“I Want to be Trusted.”
When Katie was growing up, every once in a while she would blurt out an emphatic, “I want to be trusted.” She would always say it with an intensity that was a little startling, as if she were mad at not feeling trusted, or profoundly afraid that she would not be, or terrified, herself, that she was not trustworthy. Perhaps it was an emotional outburst in anticipation of a scary decision she was about to make.
We always had the same reaction: “We do trust you.” …and it was true. We did and do always trust all of our children. We never talked about it much. It was something we took for granted.
I have an old T-shirt that says, “Children should be seen, heard and believed.” My heart is committed to the sentiment, and yet sometimes activity in my prefrontal cortex makes me wonder how true it is.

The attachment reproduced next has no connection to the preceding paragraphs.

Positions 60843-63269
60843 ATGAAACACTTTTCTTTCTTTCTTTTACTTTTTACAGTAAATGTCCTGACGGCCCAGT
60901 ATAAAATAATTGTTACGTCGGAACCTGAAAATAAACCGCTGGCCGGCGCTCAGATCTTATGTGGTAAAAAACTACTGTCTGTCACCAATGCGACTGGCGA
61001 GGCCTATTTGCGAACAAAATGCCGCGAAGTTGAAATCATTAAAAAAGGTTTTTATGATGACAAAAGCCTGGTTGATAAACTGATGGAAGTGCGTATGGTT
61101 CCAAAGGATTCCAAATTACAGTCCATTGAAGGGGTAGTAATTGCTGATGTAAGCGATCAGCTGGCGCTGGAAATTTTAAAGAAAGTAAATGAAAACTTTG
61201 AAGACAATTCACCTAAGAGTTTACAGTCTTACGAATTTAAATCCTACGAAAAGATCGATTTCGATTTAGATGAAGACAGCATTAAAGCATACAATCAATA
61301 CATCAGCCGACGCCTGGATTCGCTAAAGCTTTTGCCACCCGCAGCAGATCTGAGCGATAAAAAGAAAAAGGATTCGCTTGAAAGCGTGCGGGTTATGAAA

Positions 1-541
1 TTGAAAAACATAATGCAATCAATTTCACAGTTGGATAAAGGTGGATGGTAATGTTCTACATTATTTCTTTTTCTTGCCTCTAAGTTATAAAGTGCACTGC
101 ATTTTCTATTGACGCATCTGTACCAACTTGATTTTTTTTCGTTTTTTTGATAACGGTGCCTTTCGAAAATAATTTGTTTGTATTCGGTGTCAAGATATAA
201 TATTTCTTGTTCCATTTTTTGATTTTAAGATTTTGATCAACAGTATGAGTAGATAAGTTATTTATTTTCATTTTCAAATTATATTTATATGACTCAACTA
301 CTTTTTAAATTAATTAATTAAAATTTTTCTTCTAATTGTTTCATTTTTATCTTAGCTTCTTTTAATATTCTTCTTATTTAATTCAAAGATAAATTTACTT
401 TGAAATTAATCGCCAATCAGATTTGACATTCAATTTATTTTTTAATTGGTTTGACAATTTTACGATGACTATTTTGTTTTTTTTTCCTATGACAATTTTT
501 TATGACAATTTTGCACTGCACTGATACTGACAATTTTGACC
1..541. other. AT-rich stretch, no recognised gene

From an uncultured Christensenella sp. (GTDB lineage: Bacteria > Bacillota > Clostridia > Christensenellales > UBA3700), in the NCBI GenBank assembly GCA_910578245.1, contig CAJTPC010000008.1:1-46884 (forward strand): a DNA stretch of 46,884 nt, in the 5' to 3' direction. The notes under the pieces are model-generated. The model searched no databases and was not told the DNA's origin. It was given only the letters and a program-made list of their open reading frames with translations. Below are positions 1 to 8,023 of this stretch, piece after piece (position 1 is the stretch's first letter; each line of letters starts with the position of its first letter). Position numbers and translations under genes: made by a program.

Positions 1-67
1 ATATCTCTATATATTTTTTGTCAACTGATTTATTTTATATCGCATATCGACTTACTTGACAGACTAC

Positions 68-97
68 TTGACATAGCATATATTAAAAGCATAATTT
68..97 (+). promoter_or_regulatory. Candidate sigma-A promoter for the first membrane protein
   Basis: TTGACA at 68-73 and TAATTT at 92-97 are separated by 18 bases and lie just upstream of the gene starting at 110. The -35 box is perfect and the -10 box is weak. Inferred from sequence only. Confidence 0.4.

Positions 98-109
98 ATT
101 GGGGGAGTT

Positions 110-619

We trust our children to make mistakes, to get into jams, to get over-extended, to need to be bailed out. We trust the decisions our children make not because we know they will always be good ones, but because their decisions represent who they are, or a necessary step in becoming who they are.
But trusting our children is not that simple; in fact it is really tricky business. One parent told me, “We always told our son that we would bail him out of any mistake the first time …. but he should learn from his mistakes and not make THE SAME mistake twice; if he did make the same mistake again, this time he was on his own. So far it hasn’t happened.” Is this a good strategy?
What does it mean to trust your child? Should teachers trust their students the same way? Can we trust children in the virtual world, too? Scary things can happen on hand-held devices. Does age matter? How can we guide them and keep them safe while letting them make their own mistakes?